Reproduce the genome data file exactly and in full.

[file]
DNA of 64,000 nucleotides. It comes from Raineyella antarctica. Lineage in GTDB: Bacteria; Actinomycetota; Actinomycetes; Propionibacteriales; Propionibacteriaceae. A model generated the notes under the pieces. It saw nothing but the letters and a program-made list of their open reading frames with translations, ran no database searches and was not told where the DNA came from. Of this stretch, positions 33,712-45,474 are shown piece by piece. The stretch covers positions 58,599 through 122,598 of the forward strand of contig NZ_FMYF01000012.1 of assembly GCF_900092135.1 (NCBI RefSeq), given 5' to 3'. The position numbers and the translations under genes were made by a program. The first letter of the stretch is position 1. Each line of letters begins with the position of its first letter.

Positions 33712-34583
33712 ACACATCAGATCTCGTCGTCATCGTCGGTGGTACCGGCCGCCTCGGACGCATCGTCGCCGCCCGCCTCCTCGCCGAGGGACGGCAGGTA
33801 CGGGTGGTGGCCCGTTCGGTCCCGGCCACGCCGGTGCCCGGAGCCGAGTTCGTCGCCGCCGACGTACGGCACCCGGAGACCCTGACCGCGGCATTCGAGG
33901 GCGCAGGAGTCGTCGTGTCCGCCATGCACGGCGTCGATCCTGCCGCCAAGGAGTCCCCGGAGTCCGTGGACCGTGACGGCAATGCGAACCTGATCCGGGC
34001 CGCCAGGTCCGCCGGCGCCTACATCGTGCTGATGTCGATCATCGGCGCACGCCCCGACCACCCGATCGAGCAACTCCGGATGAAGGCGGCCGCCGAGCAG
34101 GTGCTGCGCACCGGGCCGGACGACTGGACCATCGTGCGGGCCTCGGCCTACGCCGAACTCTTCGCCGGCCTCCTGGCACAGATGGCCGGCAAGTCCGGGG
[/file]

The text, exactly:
DNA of 64,000 nucleotides. It comes from Raineyella antarctica. Lineage in GTDB: Bacteria; Actinomycetota; Actinomycetes; Propionibacteriales; Propionibacteriaceae. A model generated the notes under the pieces. It saw nothing but the letters and a program-made list of their open reading frames with translations, ran no database searches and was not told where the DNA came from. Of this stretch, positions 33,712-45,474 are shown piece by piece. The stretch covers positions 58,599 through 122,598 of the forward strand of contig NZ_FMYF01000012.1 of assembly GCF_900092135.1 (NCBI RefSeq), given 5' to 3'. The position numbers and the translations under genes were made by a program. The first letter of the stretch is position 1. Each line of letters begins with the position of its first letter.

Positions 33712-34583
33712 ACACATCAGATCTCGTCGTCATCGTCGGTGGTACCGGCCGCCTCGGACGCATCGTCGCCGCCCGCCTCCTCGCCGAGGGACGGCAGGTA
33801 CGGGTGGTGGCCCGTTCGGTCCCGGCCACGCCGGTGCCCGGAGCCGAGTTCGTCGCCGCCGACGTACGGCACCCGGAGACCCTGACCGCGGCATTCGAGG
33901 GCGCAGGAGTCGTCGTGTCCGCCATGCACGGCGTCGATCCTGCCGCCAAGGAGTCCCCGGAGTCCGTGGACCGTGACGGCAATGCGAACCTGATCCGGGC
34001 CGCCAGGTCCGCCGGCGCCTACATCGTGCTGATGTCGATCATCGGCGCACGCCCCGACCACCCGATCGAGCAACTCCGGATGAAGGCGGCCGCCGAGCAG
34101 GTGCTGCGCACCGGGCCGGACGACTGGACCATCGTGCGGGCCTCGGCCTACGCCGAACTCTTCGCCGGCCTCCTGGCACAGATGGCCGGCAAGTCCGGGG